How to find clean beauty products despite U.S. industry standards

A History of Our Personal Product Regulation

The year is 1938 - The Dust Bowl is sweeping the Southern Plains, Seabiscuit is voted American Horse of the Year and FDR writes a letter to Hitler asking him to cool down or there may be an impending World War II. Oh, those don’t sound like relatable events that apply to the current state of the US in 2019, you say? Well it’s the last year that America’s regulations on cosmetics and personal care products were changed, so are you SURE you don’t find that list of American affairs relatable to your life?

The Federal Food, Drug, and Cosmetic Act was passed over eighty years ago, and since then, there have been major improvements by the FDA to regulate consumer items that contribute to our health like cigarettes and microwaves. Cosmetics and personal care items on the other hand, have had little additional regulation. The 1938 Act prohibits “adulterated or misbranded” products from being sold on the market, but that’s about it. And when we’re talking about cosmetic and personal care products, it goes beyond beauty - they include toothpaste, shampoo and other everyday items used by all ages, races and genders. This isn’t just a woman’s problem, this is an entire country’s problem.

The Environmental Working Group’s findings suggest that women use, on average, 12 personal care products a day, while men use six. This leaves the average American exposed to about 125 chemicals per day!

The Good News

An amendment (known as The Personal Care Product Safety Act) to the 1938 law was introduced to Congress last year by Senators Feinstein, Collins and others. In short, this bi-partisan bill would give the FDA a lot more power to regulate the cosmetic and personal care industry in the same way it does for food and drugs (which is still not as much regulation as Europe), by:

  • Enforcing recalls of unsafe products (did you know that recalls of personal care products are currently voluntary? YIKES!).

  • Requiring companies to notify the FDA of any adverse side effects of their products within 15 days of the incident.

  • Requiring companies to share ALL ingredients in their personal products to be disclosed to the FDA.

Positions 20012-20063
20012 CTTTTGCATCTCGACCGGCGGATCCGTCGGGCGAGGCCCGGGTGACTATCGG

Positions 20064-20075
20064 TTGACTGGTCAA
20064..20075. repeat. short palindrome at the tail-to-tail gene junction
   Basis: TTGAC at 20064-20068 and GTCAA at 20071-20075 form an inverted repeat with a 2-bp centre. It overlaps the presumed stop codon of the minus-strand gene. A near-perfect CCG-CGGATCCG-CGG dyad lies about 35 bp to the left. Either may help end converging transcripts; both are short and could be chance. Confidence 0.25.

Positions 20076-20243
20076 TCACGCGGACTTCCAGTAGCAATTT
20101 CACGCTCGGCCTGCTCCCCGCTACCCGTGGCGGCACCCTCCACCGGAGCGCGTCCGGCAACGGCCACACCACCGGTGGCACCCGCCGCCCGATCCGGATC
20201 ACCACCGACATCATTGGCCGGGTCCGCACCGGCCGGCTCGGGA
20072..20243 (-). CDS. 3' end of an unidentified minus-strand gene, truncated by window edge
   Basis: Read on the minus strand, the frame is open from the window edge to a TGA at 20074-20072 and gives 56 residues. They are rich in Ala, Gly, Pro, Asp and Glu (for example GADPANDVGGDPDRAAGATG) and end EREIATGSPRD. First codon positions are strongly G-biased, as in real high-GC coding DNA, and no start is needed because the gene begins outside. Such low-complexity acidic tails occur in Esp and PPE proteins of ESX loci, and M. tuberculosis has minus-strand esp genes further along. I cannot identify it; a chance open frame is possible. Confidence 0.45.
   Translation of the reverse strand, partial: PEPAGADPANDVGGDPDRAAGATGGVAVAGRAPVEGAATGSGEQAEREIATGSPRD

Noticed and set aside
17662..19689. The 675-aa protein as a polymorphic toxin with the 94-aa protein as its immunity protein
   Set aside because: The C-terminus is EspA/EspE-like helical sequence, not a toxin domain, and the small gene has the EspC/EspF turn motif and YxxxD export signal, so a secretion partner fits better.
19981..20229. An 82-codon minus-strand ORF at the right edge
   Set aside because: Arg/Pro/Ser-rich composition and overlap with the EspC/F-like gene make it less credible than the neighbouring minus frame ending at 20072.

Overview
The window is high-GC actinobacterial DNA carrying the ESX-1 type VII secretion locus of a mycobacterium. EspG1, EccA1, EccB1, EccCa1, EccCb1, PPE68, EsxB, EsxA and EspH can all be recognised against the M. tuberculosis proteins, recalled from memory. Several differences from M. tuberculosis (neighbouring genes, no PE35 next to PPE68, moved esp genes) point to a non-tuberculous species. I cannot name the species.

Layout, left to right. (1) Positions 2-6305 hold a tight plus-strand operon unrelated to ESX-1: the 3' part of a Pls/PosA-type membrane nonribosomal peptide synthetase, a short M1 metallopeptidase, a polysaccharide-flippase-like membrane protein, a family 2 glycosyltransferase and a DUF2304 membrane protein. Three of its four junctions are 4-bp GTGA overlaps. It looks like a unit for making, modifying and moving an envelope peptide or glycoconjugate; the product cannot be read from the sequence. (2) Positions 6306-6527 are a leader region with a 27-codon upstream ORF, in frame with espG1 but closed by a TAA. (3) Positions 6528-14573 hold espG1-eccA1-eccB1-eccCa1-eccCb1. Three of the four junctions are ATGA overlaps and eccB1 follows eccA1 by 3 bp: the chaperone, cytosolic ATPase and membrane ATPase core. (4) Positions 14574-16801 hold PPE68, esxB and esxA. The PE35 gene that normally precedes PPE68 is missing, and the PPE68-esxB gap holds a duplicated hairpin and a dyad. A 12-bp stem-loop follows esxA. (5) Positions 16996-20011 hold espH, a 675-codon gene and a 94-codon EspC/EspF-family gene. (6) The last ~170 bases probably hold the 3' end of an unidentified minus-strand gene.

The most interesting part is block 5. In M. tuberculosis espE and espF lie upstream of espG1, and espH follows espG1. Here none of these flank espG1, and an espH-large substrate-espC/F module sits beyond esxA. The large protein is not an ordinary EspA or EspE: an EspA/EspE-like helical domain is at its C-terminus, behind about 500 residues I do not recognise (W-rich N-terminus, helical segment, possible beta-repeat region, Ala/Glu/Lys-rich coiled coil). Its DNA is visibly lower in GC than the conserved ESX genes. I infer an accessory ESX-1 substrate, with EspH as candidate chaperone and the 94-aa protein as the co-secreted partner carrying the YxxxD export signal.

Speaking of Europe, I think it’s a pretty big red flag when they’ve decided to ban 1,328 ingredients from their cosmetics and the US has only banned 30. You can read the list of the EU’s banned ingredients here by searching for ‘List of Substances Prohibited in Cosmetic Products.’

Check out The Environmental Working Group’s summary of The Personal Care Product Safety Act, or if you’re feeling ambitious, you can read the whole dang thing on

What can you do?

  • Call your senators to side with S.1014 - Personal Care Products Safety Act. There are less than six cosponsors, but a ton of bigger beauty brands supporting it…so the pressure is starting.

  • Start small: It can be really expensive to replace all of your products at once, plain and simple. I take the one by one approach: once I run out of a certain product (soap, shampoo, nail polish, even household cleaner), I then research what chemicals are typically found in them and which I should avoid before going out to buy my next one. It’s unrealistic to replace everything at once, so check out EWG’s Skin Deep cosmetics database of graded products when you’re ready to shop.

  • Support with your wallet: Shop at companies like BeautyCounter, Follain, 100PercentPure and Credo Beauty for your next beauty buy. They each have a comprehensive list of the ingredients they do not allow in their products and WHY.

  • If you’re a New Yorker and want to support local small biz too: shop at Green in BKLYN in Clinton Hill, CAP Beauty in the West Village and Violets are Blue which brings natural products to patients at Mt. Sinai Dubin Breast Center.

    I’m always on the lookout for more companies like this to support - have any suggestions?

how to find clean beauty products